# What is IRR? How does it calculated?

- I have read IRR (Inernal Rate of Return), but doesn't know how is it calculated and what does it mean?
- In Buying Property - Asked by city w. - Feb 3, 2011

#### Answer(s)

IRR is the return based on the interest rate of your borrowing cost taking into consideration the initial outlay of your investment and then consequently adding the cash flow typically over a 10 year period. You can benchmark your return in relation to the 10year bond, corporate bond rates, non taxable municipals bonds, and ofr course your want it to be more than your borrowing cost over the investment period of the loan. MIRR is similar but slightly different in that it it does not calcualte the initital negative output for the property purchsase

I feel like this may be a bit of a complex answer for a simple post but I will give it a shot. IRR for an investment is the percentage rate earned on each dollar invested for each period it is invested. It isolates the return portion of the total amount of money recieved from the investment over the holding period and the return is dependent upon both the amount recieved and when it is recieved.

Calculating it is not as easy as understanding the above. Here is how I would go about it. Set up a T-chart with N (number of periods) on the left and dollars(amount of money (out) or recieved for the specific period including the final period and sales price). You then either need an online calculator or financial calculator to solve for the interest portion of the equation. This goes a bit beyond entry level finance and truly requires a grasp on both concept and application and unfortunatly I dont know if there is an easier way I can describe it.

IRR stands for Internal Rate of Return. It is the Discount rate that makes the NPV of all cash flows equal to zero.

It is not possible to type the formula here, but you can find it readily on-line. There are problems with using IRR to measure investments exclusively as it has an assumption that cash flows will be reinvested at the same rate, this is not always possible and can inflate the actual return. It is just one tool to be used.

The IRR, a simple way that I calculate the Internal Rate of Return on a real estate investment for quick synopsis is: I divide the net cash before taxes by the purchase price. Resulting in the quality-grade of your investment. The higher the IRR the lower the quality-grade of the property that will break or yeild very little cash flow to the invest. 1% or less most likely high quality standard real estate in a working class community. Below 1% is most likely Premimum Real Estate with negative cash flow. Above 1% may be cash flowing but have a number of other management problems such as high tenant turnover, in need of repairs due to deferred maintanence . . . etc. That is an acurate rule of thumb to measure and calculate the IRR. I is an answer you are looking for when you or your accountant goes through an accounting speard-sheet; after calculating all the cost to operate the property on annually; and, I think it is only calculated when using financing; not when purhasing for cash.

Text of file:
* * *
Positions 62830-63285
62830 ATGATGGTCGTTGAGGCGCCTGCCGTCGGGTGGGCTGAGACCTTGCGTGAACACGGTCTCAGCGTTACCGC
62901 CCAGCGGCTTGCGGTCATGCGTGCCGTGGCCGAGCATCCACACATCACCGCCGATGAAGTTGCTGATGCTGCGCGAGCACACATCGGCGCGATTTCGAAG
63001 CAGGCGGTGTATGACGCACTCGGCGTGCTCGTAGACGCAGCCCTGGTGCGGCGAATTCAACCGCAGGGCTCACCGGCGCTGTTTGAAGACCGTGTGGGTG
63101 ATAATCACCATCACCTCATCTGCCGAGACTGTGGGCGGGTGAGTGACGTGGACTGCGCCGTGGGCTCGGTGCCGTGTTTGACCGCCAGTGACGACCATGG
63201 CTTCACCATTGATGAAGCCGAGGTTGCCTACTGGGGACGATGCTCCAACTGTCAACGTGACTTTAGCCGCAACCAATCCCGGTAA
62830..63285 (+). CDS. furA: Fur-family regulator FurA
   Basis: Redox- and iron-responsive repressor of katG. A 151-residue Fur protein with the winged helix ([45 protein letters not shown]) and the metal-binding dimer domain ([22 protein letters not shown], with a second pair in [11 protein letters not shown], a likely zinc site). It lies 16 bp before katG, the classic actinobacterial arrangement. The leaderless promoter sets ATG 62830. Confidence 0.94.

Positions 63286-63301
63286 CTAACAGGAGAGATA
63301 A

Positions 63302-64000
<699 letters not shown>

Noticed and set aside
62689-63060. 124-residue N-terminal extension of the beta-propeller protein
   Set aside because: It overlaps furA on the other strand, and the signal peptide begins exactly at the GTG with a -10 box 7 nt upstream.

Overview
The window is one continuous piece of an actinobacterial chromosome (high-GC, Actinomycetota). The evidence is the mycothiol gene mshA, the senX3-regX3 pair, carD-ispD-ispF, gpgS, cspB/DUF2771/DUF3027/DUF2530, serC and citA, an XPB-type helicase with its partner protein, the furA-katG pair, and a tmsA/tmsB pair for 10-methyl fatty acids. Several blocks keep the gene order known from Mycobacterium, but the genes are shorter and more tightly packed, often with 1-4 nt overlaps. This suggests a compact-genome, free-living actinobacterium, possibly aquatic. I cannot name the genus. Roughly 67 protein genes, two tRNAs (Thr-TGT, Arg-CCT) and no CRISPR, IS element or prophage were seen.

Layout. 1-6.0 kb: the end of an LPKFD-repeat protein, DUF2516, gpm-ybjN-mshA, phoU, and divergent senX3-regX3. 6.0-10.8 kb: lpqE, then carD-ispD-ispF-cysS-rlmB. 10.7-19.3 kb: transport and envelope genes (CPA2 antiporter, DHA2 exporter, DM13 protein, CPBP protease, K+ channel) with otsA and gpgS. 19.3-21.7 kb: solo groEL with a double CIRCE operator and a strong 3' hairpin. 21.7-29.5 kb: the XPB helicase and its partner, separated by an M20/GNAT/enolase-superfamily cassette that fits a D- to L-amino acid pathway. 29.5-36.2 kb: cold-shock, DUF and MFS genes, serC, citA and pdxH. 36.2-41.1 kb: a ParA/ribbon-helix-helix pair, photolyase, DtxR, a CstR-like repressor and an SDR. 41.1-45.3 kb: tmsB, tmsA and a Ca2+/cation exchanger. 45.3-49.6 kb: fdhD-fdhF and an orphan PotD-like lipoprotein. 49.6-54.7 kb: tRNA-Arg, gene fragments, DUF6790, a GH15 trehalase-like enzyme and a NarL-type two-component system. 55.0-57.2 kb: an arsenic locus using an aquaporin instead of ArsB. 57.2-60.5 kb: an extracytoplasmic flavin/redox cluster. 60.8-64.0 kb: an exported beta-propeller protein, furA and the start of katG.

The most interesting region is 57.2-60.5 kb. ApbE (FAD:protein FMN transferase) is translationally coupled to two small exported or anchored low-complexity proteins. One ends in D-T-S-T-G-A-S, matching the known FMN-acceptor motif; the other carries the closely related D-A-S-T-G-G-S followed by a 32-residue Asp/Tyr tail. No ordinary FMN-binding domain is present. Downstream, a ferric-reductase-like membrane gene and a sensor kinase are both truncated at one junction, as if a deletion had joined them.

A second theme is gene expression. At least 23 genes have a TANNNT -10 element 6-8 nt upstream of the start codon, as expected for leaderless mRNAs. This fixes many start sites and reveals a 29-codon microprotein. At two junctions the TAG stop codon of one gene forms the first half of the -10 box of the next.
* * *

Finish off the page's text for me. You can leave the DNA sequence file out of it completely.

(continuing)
City Wide.....I am not sure who is asking the question, but unless you are doing large projects, that will be held over an extended period of time (10 years makes a good IRR analysis), and you can fairly project the periodic cash flows, including net cash flow received after paying all sales costs at the time of sale, you might not want to get hung up on IRR. Large institutions and REITs may use this tool, but for the most part it is not widely used otherwise. Some of the larger brokerage houses like to present IRR in their packages. These larger groups have programs whereby the agents simply put in the required data (“projected numbers”) and the program presents them with a nice looking IRR sheet. I have found that in doing transactions up to $20 M over the years that my clients do not ever pay much attention to IRR. They are interested in an approach that says, "Just give me a clear explanation. How much do I have to put in to buy the property, what kind of annual cash flow do you expect me to receive and what will my capital gain be at the time I sell the property, assuming a reasonable cap rate and sales costs at the time of sale?" I find myself doing spreadsheets that present the answers clearly to these questions and never worry about doing an IRR calculation. If you intend to pursue a CCIM designation you are likely to need this, but in the real world of transactions, less likely to be pushed to spending time stewing over IRRs. Good luck City Wide, whomever you are.....Rob Baird, CA RE License #544165 (One of the oldest, active licenses in CA) 951 515-5855 Email: rob@capratecommercial.com

The discount rate at which the net present value of all cash flows (both positive and negative) from a project or investment equal zero.

IRR is calculated using the net present value (NPV) formula by solving for R if the NPV equals zero: NPV= ? {Period Cash Flow / (1+R)^T} - Initial Investment, where R represents the interest rate and T represents the number of time periods. The internal rate of return is a useful metric used to compare potential investments that may having differing time horizons or cash flow patterns. Generally speaking, the greater the IRR, the greater the relative expected return after accounting for the time value of money. However, IRR does not account for risk profile of the expected returns, and thus investors often use IRR as one of several metrics in evaluating potential investments.